Peter Badcoe V.C. Print Page
A rest area commemorates Peter Badcoe who was awarded the Victoria Cross (V.C.) during the Vietnam War.
In August 1966 Badcoe realized his ambition to serve in Vietnam when he was posted to the Australian Army Training Team there as a subsector adviser to the Nam Hoa district of Thua Thien province. As an adviser he was concerned with military operations and training carried out by the Ruff Puffs in his district.
On 23 February 1967 he was acting as adviser to a regional force company in support of a sector operation in Phu Tho district when he monitored a radio transmission which reported the death of an American subsector adviser and the wounding of an American medical adviser. With complete disregard for his own safety Badcoe moved alone across 600 metres of fire-swept ground, attended to the wounded medical adviser and ensured his safety.
He then organized a force of platoon strength and led them in a successful assault against the enemy machine-gun post near the body of the American adviser. He killed the machine-gunners in front of him, picked up the body of the dead American and ran back , over open ground still covered by hostile fire, to the regional command post. On the 7th April 1967, Badcoe was killed by enemy fire.
|Address:||Federal Highway, Peter Badcoe V.C. Memorial Rest Area, Lake George , 2581|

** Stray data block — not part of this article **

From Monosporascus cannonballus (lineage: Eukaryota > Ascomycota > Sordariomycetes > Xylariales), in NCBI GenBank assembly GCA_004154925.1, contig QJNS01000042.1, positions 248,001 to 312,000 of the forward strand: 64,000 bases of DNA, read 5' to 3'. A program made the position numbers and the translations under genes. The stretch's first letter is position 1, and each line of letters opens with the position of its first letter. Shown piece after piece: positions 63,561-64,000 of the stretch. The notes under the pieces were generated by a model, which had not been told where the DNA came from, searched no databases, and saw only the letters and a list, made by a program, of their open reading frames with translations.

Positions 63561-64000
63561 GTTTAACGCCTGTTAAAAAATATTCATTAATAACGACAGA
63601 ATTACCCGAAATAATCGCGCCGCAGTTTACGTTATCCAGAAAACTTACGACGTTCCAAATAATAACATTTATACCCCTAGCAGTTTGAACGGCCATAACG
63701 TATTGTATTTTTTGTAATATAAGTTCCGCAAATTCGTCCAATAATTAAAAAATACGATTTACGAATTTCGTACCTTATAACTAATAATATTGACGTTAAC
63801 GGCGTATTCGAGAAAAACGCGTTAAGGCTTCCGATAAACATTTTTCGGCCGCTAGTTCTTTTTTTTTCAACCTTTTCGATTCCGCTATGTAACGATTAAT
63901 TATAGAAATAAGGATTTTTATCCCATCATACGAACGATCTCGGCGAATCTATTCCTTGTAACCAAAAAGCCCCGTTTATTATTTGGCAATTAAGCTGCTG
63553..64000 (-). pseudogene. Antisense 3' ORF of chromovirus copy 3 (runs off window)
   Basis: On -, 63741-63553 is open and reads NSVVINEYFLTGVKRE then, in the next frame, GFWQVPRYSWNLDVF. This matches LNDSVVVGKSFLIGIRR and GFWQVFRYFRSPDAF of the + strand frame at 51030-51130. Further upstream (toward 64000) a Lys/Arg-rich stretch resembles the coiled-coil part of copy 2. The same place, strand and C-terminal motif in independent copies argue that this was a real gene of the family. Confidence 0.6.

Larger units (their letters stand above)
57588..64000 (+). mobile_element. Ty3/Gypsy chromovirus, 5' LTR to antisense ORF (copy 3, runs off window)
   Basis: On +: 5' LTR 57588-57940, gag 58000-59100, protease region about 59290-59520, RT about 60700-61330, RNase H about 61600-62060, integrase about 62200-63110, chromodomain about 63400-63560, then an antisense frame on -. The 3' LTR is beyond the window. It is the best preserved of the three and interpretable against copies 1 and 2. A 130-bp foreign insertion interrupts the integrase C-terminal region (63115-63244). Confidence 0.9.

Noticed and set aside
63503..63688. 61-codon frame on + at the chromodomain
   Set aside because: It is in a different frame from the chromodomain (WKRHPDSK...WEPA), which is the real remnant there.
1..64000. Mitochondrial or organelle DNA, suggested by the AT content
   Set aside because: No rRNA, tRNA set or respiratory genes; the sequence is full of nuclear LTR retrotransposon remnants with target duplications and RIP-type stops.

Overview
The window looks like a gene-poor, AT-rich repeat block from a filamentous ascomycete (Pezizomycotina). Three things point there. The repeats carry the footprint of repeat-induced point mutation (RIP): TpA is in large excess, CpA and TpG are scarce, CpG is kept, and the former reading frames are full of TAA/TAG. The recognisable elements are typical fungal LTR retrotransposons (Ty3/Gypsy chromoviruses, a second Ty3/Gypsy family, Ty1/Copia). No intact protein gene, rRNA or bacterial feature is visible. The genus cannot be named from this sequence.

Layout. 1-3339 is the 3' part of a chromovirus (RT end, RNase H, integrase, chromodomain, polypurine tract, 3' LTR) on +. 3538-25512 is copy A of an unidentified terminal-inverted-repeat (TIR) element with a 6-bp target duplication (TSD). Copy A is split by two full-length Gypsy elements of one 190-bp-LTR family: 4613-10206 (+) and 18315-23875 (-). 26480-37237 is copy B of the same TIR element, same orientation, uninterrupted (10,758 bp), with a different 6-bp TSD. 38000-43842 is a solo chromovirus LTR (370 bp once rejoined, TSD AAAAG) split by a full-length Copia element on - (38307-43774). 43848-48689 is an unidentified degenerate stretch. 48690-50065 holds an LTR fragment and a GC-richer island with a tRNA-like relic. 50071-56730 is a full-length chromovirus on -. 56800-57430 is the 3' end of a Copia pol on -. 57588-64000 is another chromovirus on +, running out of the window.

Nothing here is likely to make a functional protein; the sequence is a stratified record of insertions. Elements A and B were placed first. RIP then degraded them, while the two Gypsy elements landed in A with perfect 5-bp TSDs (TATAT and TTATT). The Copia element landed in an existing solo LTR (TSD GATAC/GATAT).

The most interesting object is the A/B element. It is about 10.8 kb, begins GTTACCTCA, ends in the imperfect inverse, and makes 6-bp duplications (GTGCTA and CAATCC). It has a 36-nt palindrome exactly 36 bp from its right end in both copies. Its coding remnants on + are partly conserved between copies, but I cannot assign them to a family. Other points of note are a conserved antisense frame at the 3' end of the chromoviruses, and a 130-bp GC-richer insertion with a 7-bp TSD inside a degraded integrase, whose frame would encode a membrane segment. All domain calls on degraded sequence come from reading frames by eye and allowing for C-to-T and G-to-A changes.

|GPS Coordinates:||Lat: -35.035383|
Note: GPS Coordinates are approximate.
|Actual Event STart Date:||23-February-1967|
|Actual Event End Date:||23-February-1967|
|Approx. Monument Dedication Date:||1998|
Peter Badcoe VC Rest Area
Dedicated to the memory of a gallant soldier who gave his life for his comrades and his country.
41400 Major Peter John Badcoe
Australian Army Training Team Vietnam
23 February to 7 April 1967.
Thua Thien Province, South Vietnam
On 23 February, in Phu Thu District, Major Badcoe with complete disregard for his own safety moved alone across 600 meters of fire swept ground and reached a United States medical advisor wounded by enemy fire, attended to him and ensured his future safety. He then organised a force of one platoon and led them towards the enemy post. His personal leadership, words of encouragement, and actions of the face of hostile enemy fire forced the platoon to successfully assault the enemy position and capture it.
On 7th March 1967, in Quang Dien District, Major Badcoe led a company in an attack over open terrain to assault and capture a heavily defended enemy position. In the face of certain death and heavy losses his personal courage and leadership turned certain defeat into victory and prevented the enemy for capturing District headquarters.
On 7th April 1967, in Huong Tra District, Major Badcoe was with a South Vietnamese company which came under heavy small arms fire and withdrew to a cemetery for cover. This left Major Badcoe and his radio operator about 50 metres in front of the leading elements, under heavy mortar fire. Seeing this withdrawal, Major Badcoe ran back to them, moved amongst them and by encouragement and example got them moving forward again. He then set out in front of the company to lead them on and when getting up to throw a grenade he was hit and killed by a burst of machine gun fire.
"Major Badcoe`s conspicuous gallantry and leadership on all these occasions was an inspiration to all, each action, ultimately, was successful, due entirely to his efforts, the final one ending in his death. His valour and leadership were in the best traditions of the military profession and the Australian Regular Army." (London Gazette : 13 October 1967 ; Supplement, 17 October 1967).
Peter John Badcoe was born in Adelaide on 11 January 1934, He was buried at the Terendak Cemetery, Malaysia.